Tuesday, December 9, 2008


Corporate worship, I believe, should produce in those gathered to worship an attitude either of doxology or of repentance - or of both , as was the case a few weeks ago as I joined my brothers and sisters for the Sunday morning service at Grace.

I woke up that morning with many concerns pressing on my mind, so lay quietly in bed trying to organize my thoughts and lift them up in prayer. However, I quickly slipped into a defeatist mindset and cut my prayer time short. "God, there are just too many things for me to sort through right now. I feel overwhelmed. To keep things simple, I am going to bring just one request - just one - and I will not bring any other concerns or needs to You until this one thing has been taken care of...." I presented my one request, threw off the blankets, and plunged into the Sunday morning hustle of shower-dress-kid patrol-breakfast-lunch prep-go-go-go.

If you were going to ask God for one thing (at least one thing at a time), what would be first on your list? I could have asked God to give my young Sunday school students tender and receptive hearts as we studied the building of the Tabernacle and His coming to dwell among His people in the wilderness. Or I could have asked Him to provide healing for my friend Frances as she undergoes ongoing treatment for cancer. Or that He would bless, guide, and grow the new body of believers at Grace Community, or transform the heart of the president of Iran with the gospel of Christ, or use my children to serve His kingdom, . . . .

What did I pray for as I lay in bed that Sunday morning? "God, please grant that I may have one reliable vehicle." That's it. And then I resolved to not ask for anything else until that item had been taken care of. Obviously, I am NOT a spiritual giant! But then again, as one of our children has commented, our family strategy regarding vehicles seems to be to keep enough clunkers in the driveway so that at least one is minimally operational at any given time. So maybe my praying for a functional vehicle was actually akin to Moses's praying for deliverance from the pursuing Egyptians - either would appear to require a miracle. Hmmmm, speaking of Moses...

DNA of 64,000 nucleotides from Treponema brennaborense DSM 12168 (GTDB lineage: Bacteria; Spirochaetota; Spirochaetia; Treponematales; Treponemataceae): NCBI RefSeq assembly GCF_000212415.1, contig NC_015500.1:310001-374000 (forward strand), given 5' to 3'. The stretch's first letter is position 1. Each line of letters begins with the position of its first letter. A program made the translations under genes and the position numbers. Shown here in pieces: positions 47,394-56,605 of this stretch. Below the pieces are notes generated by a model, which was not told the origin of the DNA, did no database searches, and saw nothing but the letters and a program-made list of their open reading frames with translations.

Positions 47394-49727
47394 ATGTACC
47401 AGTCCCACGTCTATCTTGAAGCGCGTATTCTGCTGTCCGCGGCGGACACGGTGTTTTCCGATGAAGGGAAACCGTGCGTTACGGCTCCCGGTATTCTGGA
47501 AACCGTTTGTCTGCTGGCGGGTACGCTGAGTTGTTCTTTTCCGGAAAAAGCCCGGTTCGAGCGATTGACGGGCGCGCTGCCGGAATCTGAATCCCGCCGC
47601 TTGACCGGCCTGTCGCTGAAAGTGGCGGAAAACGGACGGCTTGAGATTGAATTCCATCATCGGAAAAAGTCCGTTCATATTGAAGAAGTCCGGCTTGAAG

Fast forward through Sunday school to the morning worship service. Prelude, announcements, liturgy, prayer, a hymn, more prayer. Then, the Old Testament scripture reading - Exodus 33:12-23. Moses said to the Lord, "...You have said, 'I know you by name and you have found favor with me.' If I have found favor in your eyes, teach me your ways so I may know you and continue to find favor with you..." . . . The Lord replied, "My Presence will go with you, and I will give you rest." . . . Then Moses said, "Now show me your glory." . . .

Ouch. I was suddenly so ashamed of my petulant request earlier that morning. I wanted a working vehicle. Moses, on the other hand, wanted to know God, to find favor with Him, and to see His glory. Ironically, Moses's prayer was already underlined in my Bible, traces of past study and conviction. As we stood for the next hymn, I prayed, "God, please forgive my narrow vision. Forgive me for being so preoccupied with and overwhelmed by such small things. Forgive me for thinking that I can be satisfied with anything less than You."

Then, as if God were determined that I not miss the point, Billy's sermon was based on John 20:24-29 - you know, the passage where Thomas insists that he will not believe in the risen Lord unless he puts his own finger in the crucifixion wounds. The sermon title? "Experiential Religion." Billy emphasized that some of us tend to make demands on God, refusing to rest in His provision for us in Christ until He has done such-and-such to convince us. Thomas said, "Unless I see the nail marks in his hands..." Generations later, Thomas's sister Camille said, "Unless I see a well-maintained, late-model automobile..." Double ouch.

I love the way Billy wrapped up his sermon that morning. Billy pointed out that, once he encountered the living Lord, Thomas's demand for proof simply vanished. Christ encouraged Thomas to touch His scars, telling Thomas to "Stop doubting and believe." However, Scripture gives no indication that Thomas did indeed touch Christ's scars. Thomas no longer needed that token of proof, because now he was standing in the very presence of his resurrected Lord. His response? "My Lord and my God!"

I am amazed at the precision with which God confronts and addresses my sinful attitudes. I am amazed at the patience, grace, and tender forebearance He displays as He works to conform me to His Son. And, I am amazed at how God administers even painful discipline with a tinge of sweetness. What hymn did we sing that morning, as we considered first Moses, and then Thomas?
I know not why God's wondrous grace to me he has made known,
nor why, unworthy, Christ in love redeemed me for his own.
But "I know whom I have believed, and am persuaded that he is able
to keep that which I've committed unto him against that day."
So, what is the next thing on my list? One thing have I desired of the Lord.....Himself.


Kara said...


Jenny said...

Thank you for this, my friend!